Bishops in the Church of England have refused to back a change in teaching to allow priests to marry same-sex couples.
A statement released after a House of Bishops meeting this week says the “formal teaching of the Church of England as set out in the canons and authorised liturgies – that Holy Matrimony is between one man and one woman for life – would not change”.
It follows six years of consultation and discussion known as Living in Love and Faith.
Under the proposals to be put before General Synod next month, same-sex couples would not be able to get married in a Church of England church, but could have a service in which there would be prayers of dedication in church following a civil marriage or partnership.
The Bishops will be issuing an apology later this week to LGBTQI+ people for the “rejection, exclusion and hostility” they have faced in churches and the impact this has had on their lives.
In a statement, the Church of England says the proposals will “offer the fullest possible pastoral provision without changing the Church’s doctrine of Holy Matrimony for same-sex couples through a range of draft prayers”.
They will be known as “Prayers of Love and Faith” and “could be used voluntarily in churches for couples who have marked a significant stage of their relationship such as a civil marriage or civil partnership”.
The Church says it will also produce new pastoral guidance in relation to a controversial church document from 1991 that says clergy in same-sex relationships must remain celibate.
The Bishops say they encourage all congregations in their care to welcome same-sex couples “unreservedly and joyfully” as they reaffirm their commitment to a “radical new Christian inclusion founded in scripture, in reason, in tradition, in theology and the Christian faith as the Church of England has received it – based on good, healthy, flourishing relationships, and in a proper 21st Century understanding of being human and of being sexual”.
The Bishop of London, Sarah Mullally, who chaired the group of bishops which led the process of discernment and decision making, said: “I want to offer my heartfelt thanks to all who have participated in the process which has brought us to this point.
“I know that this has been costly and painful for many on all sides of the debate and has touched on deeply personal matters and strongly held beliefs.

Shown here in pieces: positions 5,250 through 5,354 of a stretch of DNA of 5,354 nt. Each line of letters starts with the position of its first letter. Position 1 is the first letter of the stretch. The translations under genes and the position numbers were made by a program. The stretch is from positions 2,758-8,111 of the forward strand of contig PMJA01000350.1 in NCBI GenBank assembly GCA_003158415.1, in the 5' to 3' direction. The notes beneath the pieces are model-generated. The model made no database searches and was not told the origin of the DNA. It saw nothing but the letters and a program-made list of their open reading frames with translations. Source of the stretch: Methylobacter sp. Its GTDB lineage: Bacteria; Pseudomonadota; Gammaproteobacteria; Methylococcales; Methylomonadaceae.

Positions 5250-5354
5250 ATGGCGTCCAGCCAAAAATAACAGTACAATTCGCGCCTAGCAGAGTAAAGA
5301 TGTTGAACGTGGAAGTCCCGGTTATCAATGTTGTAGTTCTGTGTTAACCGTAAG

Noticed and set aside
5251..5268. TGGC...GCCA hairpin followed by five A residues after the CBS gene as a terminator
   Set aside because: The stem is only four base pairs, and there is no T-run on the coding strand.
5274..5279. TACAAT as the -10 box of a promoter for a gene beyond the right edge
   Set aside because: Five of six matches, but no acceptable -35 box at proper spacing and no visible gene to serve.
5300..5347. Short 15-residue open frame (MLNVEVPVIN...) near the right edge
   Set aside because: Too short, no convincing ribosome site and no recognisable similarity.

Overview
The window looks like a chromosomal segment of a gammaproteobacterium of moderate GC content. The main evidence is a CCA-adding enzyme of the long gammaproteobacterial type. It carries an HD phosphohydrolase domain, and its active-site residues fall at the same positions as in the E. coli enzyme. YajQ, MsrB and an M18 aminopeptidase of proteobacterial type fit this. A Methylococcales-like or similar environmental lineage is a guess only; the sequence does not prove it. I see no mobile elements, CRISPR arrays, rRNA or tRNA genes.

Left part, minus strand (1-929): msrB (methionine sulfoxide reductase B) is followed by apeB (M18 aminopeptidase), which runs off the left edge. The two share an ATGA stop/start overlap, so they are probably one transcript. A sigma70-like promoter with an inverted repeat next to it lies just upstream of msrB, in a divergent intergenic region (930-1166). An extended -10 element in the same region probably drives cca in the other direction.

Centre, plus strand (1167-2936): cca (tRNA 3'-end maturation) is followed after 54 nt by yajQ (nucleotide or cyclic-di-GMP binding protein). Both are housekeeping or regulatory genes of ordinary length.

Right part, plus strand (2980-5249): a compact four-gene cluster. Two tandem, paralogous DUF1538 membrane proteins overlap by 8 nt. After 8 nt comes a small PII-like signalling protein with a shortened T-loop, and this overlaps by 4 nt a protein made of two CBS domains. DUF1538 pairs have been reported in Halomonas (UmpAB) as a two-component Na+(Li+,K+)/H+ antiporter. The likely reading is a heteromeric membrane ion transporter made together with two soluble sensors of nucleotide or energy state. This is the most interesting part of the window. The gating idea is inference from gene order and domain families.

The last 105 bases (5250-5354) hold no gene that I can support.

“We have been moved by what we have heard and seen. And what has come through very clearly, even though there continues to be disagreement among the bishops and among the wider church on these questions, is a strong desire to continue to share our life together in Christ with all our differences.”
The Archbishop of York, Stephen Cottrell, said: “Over the last six years, we have been confronted time and time again with examples of the rejection, exclusion, and hostility that many LGBTQI+ people have received in churches.
“Both personally and on behalf of my fellow bishops I would like to express our deep sorrow and grief at the way LGBTQI+ people and those they love have been treated by the Church which, most of all, ought to recognise everyone as precious and created in the image of God.
“We are deeply sorry and ashamed and want to take this opportunity to begin again in the spirit of repentance which our faith teaches us.
“This is not the end of that journey but we have reached a milestone and I hope that these prayers of love and faith can provide a way for us all to celebrate and affirm same-sex relationships.”
The Archbishop of Canterbury, Justin Welby, said: “I would like to thank all those across the Church of England who have participated in this deeply prayerful and theologically grounded process of discernment over the last six years.
“This response reflects the diversity of views in the Church of England on questions of sexuality, relationships and marriage – I rejoice in that diversity and I welcome this way of reflecting it in the life of our church."
Campaigners in favour of same-sex marriage have expressed their disappointment to the announcement. Jayne Ozanne, director of the Ozanne Foundation which works for equality and inclusion, described the announcement as an “utterly despicable outcome”.
She tweeted: “I cannot believe that 5 years of pain and trauma has got us to here! We have had countless apologies over the years but no action to stop the harmful discrimination. It’s insulting to all who trusted the process.”